Home » Currently Reading:

Programs & Awards

Below is a list of the current programs and awards created and administered by the Character & Ethics Project:

Community Awards

The Character & Ethics Project hands out Community Awards. The ceremony’s are be held in the Glendale Unified School District’s board room, 223 N. Jackson St.  Please come by to celebrate our honorees and to see what we’re all about.

The Community Awards program recognizes individuals, businesses and organizations exemplifying one or more of the guiding principles of character and ethics. Honorees will be presented with certificates of appreciation acknowledging their commitment to extraordinary character and ethical behavior.

The Community Awards Program is designed to honor and spotlight outstanding community members who are role models – to inspire all who hear their stories.

Alternative to Suspension

For years school districts have searched for ways to effectively deal with student behavior on their high school campuses. Traditionally, schools would suspend students and send them home. However, this was akin to throwing Brer Rabbit into the briar patch. So schools began developing alternates to suspension. Many of these programs included sitting in a detention room or cleaning up the campus.

Several years ago, Glendale Deputy Fire Chief Steve Howard, 2007 president-elect of the Character and Ethics Project, saw some kids cleaning up trash at Hoover High School. He thought to himself that this seemed like a productive way to correct a student’s behavior. He started to wonder if the “Alternate-to-suspension” program could be developed into something even more rewarding. He then developed and implemented the Firehouse ATS program.

Once a month, students from Glendale and Hoover High Schools come to Fire Station 21 on a Saturday morning as a result of receiving a suspension from school. In lieu of the suspension, they come and listen to firefighters and police officers present key points about four keys character traits and how they affect life and decision making.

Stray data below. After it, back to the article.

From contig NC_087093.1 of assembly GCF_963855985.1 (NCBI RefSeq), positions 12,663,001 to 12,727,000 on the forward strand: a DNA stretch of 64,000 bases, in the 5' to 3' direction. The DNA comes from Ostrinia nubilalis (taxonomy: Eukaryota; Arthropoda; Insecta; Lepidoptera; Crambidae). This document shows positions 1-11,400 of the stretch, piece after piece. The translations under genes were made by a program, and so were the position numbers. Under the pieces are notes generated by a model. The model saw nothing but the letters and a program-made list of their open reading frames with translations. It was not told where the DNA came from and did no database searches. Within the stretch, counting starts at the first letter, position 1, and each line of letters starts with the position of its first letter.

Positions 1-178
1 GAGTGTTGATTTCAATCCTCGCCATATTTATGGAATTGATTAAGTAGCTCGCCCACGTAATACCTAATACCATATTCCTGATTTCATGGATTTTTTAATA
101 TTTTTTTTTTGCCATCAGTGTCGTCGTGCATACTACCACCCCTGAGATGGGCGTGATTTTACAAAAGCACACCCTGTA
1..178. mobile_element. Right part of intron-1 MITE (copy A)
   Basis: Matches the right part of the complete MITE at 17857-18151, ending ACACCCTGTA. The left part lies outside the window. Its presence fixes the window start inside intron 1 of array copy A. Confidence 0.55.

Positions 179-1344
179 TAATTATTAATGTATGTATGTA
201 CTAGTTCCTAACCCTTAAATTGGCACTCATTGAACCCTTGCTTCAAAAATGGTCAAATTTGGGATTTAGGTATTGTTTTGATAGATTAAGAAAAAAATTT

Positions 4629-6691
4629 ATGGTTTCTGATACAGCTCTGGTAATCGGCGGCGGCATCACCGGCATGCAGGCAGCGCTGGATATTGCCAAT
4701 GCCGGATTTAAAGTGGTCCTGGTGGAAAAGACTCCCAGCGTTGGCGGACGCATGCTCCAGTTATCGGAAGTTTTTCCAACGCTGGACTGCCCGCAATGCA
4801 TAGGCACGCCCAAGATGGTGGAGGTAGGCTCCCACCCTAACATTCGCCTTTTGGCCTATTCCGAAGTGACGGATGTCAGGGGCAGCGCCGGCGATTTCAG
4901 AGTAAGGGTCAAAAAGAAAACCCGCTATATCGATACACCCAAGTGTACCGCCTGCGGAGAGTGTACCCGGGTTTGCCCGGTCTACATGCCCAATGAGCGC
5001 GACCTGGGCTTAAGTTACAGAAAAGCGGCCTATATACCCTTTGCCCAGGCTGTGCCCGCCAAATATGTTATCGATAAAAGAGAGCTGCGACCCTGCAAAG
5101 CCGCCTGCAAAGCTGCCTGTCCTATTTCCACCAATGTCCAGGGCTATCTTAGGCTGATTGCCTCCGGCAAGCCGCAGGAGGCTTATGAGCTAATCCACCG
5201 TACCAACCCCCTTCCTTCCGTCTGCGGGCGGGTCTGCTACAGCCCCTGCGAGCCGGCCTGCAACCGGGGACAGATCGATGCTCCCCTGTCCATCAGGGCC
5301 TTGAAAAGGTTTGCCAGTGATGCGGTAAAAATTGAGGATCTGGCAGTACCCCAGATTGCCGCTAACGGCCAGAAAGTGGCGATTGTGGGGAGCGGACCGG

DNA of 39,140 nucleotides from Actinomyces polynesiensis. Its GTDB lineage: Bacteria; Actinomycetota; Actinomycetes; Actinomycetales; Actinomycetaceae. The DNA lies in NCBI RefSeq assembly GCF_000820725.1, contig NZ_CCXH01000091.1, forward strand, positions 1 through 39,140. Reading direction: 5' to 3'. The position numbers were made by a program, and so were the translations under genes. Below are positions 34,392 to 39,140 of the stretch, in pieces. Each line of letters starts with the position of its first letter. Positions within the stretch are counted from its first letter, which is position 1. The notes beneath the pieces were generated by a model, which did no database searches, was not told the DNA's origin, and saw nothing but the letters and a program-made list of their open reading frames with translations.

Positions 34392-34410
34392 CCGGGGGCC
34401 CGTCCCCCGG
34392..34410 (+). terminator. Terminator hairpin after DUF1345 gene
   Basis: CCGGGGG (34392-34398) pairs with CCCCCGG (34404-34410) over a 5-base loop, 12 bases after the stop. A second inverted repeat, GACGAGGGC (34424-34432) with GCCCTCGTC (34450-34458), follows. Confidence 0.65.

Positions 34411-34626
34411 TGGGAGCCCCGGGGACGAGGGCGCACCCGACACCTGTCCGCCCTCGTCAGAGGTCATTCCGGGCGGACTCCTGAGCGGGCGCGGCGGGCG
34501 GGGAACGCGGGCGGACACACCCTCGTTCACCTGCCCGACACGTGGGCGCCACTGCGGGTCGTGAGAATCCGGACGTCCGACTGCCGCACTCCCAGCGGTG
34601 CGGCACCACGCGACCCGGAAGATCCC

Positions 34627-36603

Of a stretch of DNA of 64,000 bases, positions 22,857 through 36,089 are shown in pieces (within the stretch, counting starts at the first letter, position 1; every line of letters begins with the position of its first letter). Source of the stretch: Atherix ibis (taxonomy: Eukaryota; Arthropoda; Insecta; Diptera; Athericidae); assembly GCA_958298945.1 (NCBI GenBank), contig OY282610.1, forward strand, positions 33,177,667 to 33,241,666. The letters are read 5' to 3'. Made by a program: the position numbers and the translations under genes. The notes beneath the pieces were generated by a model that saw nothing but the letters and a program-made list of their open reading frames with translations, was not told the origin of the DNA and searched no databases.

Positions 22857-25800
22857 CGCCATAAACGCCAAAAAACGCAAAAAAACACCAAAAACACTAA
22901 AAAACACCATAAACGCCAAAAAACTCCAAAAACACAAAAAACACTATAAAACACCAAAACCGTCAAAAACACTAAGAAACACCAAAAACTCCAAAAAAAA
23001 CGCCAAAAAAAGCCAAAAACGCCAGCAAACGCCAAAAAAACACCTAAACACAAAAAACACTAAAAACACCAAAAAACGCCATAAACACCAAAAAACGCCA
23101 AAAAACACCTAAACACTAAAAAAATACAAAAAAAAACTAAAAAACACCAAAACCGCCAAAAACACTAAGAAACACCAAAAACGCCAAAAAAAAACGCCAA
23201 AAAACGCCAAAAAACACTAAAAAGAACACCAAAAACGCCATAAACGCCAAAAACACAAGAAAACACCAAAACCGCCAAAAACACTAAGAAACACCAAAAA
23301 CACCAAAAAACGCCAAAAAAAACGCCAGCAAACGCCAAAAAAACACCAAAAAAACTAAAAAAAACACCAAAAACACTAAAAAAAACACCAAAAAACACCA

These public safety professionals present the terms of honesty, integrity, responsibility and compassion. They interweave the definitions with real life experiences to bring the terms to life for the students. Along with the presentation, students involve themselves in exercises designed to stimulate thought and help them visualize examples of character in their lives.

At the end of the day, the students are thankful for the time Chief Howard has spent with them. Recently, the Glendale Unified School Board issued a commendation to Steve for his work.

The program has had great success and is a very appropriate alternate to suspension.

Youth Leadership Conference

This signature annual event of the Character and Ethics Project is a unique mentoring program which matches business and community leaders with high school students.

The annual conference provides an opportunity for one-on-one discussion with adults, on values and ethics, leadership and ethical dilemnas – at school, at work and business. Students enjoy breakfast and a keynote speaker together. This year’s speaker is John  Nicoll, Chief Deputy Executive Officer for the County of Ventura, as well as a professor of public policy at USC and CSUN. Students then break into groups and work as a group as well with individual mentors. They will gather back for lunch and a wrap up session.

Hypothetical scenarios are prepared by student participants, tailored to current events and prevailing life situations to make them more realistic. Over 2,000 teens have participated since inception in 1985.

If you would like to participate in the upcoming Youth Leadership Conference, please send us your contact information.

Support the Character & Ethics Project

Upcoming Events

Community Awards
May 25, 2017- 5:30-7:30pm
Glendale Unified School District’s board rm
223 N. Jackson St.

8th Annual ACE Awards
May 11, 2017, 5:30pm, Reception after
Join us at the Glendale City Council Chambers,
613 E. Broadway #110, Glendale, CA 91206.

Words of the Month

January: Respect
Treat yourself, others and the environment with dignity.

February: Honesty
Tell the truth; never take unfair advantage of people.

March: Trustworthiness
Be responsible and dependable in all that you do.

April: Loyalty
Be faithful to yourself and to others.

May: Courtesy
Be considerate, kind and polite.

June: Self-Discipline
Exercise self control and willpower over your actions.

July: Integrity
Be honorable and straight-forward in all that you do.

August: Fairness
Be impartial, open, and unprejudiced in judging yourself and others.

September: Responsibility
Be accountable for your actions.

October: Cooperation
Work together for a common goal.

November: Citizenship
Accept the rights, privileges and responsibilities of living in our community and country.

December: Compassion
Be kind, caring and helpful.